Racial Disparities in Senior Care & Black Lives Matter
StoriiCare

Racial Disparities in Senior Care & Black Lives Matter

Posted on
June 18, 2020
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Black Lives Matter

At StoriiCare we build care management software systems for care providers. The majority of our clients are in the senior care sector. However, we aim to make our services accessible to care providers of all types, sizes and incomes. From small care homes in the UK to large retirement communities in Indonesia, HIV care to disability day services, large and ethnically diverse adult day cares to skilled memory care. We celebrate the fact we get to work with and support a diverse group of service providers. 

Many of the businesses we are privileged to have as clients are made up of Black service users, staff, and management. Therefore, we feel it is important to make this clear:

We believe that Black Lives Matter. We reject any form of institutional racism, prejudice, discrimination, inequality, or violence against anyone because they are of a different race, ethnicity, sexual orientation, gender identity, or political, social, or economic background. Every BIPOC individual should be allowed to age in dignity, fairness and live in a society free of inequality.

Racial Inequity in Senior Care

We recognize that: 

Aging minorities will have fewer choices about how and where to receive long-term care. The legacy of racism in employment and housing ownership has contributed to income and wealth disparities. Consequently, this limits the long-term care options of minority elders.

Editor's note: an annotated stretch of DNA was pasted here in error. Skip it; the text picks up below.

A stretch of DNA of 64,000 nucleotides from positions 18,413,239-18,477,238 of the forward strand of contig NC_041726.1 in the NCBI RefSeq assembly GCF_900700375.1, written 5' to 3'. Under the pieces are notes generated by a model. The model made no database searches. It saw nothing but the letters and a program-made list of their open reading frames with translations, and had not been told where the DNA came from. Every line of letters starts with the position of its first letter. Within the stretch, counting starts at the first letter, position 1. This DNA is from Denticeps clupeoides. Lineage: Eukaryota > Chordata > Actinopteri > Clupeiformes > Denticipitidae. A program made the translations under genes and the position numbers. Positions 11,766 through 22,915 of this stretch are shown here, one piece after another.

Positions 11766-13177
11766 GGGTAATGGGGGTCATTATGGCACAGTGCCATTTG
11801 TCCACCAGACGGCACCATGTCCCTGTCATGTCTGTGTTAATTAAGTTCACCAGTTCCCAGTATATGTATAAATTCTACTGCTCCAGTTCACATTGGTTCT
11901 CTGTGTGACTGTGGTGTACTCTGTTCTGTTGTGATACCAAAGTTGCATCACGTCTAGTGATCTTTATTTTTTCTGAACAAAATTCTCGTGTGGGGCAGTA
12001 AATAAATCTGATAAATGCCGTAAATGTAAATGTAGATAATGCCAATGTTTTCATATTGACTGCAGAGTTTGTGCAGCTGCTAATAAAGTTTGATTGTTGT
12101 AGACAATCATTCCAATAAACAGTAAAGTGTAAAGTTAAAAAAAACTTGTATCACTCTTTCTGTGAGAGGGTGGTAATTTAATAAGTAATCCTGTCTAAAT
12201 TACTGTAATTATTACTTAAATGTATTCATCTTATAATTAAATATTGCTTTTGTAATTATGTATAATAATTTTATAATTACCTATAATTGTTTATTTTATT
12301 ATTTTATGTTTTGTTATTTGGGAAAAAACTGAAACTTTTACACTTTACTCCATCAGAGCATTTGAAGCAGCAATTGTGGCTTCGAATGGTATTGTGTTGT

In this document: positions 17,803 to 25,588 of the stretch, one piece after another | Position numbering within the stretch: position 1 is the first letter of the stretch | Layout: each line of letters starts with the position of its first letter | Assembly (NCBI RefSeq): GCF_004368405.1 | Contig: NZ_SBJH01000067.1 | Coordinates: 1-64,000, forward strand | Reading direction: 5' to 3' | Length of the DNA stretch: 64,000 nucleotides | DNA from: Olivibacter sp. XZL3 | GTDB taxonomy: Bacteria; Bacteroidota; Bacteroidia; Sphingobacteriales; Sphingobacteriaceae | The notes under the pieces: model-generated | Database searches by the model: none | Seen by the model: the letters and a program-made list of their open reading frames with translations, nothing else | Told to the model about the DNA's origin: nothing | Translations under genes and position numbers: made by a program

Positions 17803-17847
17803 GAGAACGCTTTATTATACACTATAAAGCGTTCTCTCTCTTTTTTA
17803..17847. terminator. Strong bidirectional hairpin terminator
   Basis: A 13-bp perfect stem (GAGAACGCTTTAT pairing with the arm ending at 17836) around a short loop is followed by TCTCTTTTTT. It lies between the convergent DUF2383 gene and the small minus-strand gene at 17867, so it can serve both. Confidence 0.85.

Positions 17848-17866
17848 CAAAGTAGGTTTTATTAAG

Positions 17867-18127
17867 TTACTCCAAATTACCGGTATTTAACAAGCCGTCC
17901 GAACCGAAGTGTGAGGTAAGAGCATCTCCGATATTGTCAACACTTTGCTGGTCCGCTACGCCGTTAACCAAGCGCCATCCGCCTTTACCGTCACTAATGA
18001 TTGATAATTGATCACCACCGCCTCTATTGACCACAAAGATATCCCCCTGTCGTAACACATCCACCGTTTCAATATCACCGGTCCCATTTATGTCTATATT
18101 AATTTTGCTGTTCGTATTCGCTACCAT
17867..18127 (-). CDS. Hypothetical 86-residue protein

The racial wealth-gap is accelerating

Research indicates by 2029, 7.5 million Americans won’t be able to afford assisted living but will make too much to qualify for Medicaid. 

Of those 7.5 million Americans, 83% of African American senior households are expected to have insufficient household resources to live out their remaining years, compared to 53% of Whites.

African American workers are more likely than White workers to say they felt abandoned by coworkers when under pressure at work and more alienated from coworkers,in general. 

African Americans and other minorities are more likely to live in facilities with fewer resources, lower staff nursing ratios and lower quality indicators. 

Racial disparities exist in relation to end-of-life care and pain management. African-Americans are statistically less likely to be assessed and treated for pain. They find it harder to fill prescriptions due to lack of insurance coverage. Additionally, because pharmacies in poorer or minority neighborhoods are less likely to carry opioids (1). Furthermore, African Americans are less likely to have advance directives or to enroll in hospice (2).

Our Commitment to Fighting Racism in the Care Sector

To show our solidarity and support we are: 

  1. Committing to using our platform to raise awareness about racial inequities in the elder care sector. 
  2. Asking our clients working directly with service users to consider: 
  • Using our Analytics feature to filter actions by ethnicity and gender. This will help to observe if there are any inequalities or biases in your care provision .
  • Using StoriiCare to engage in black history and civil rights era reminiscence activities and life story work. So long as you have consent and this is not triggering traumatic or distressing memories for any individual.
  • Engaging in advocacy efforts for policy change.
  • Writing your own Black Lives Matter statement.
  • Holding your management and leadership responsible for creating a safe working environment free of racial prejudice. Speaking up if you see or hear something unfair or derogatory. 

Resources for Addressing Racial Disparities in Senior Care

Diverse Elders Coalition

National Caucus and Center on Black Aging

SAGE

Preparing for LTC Financing Reform: How Can Racial Disparities Be Addressed? 

CDC on Minority Health Disparities

(1) Rizzuto and Aldridge, "Racial Disparities in Hospice Outcomes."

(2) Kimberly S. Johnson, "Racial and Ethnic Disparities in Palliative Care," Journal of Palliative Medicine 16, no. 11, (November 2013): 1329-34.

A home health worker shares a tablet with an elderly woman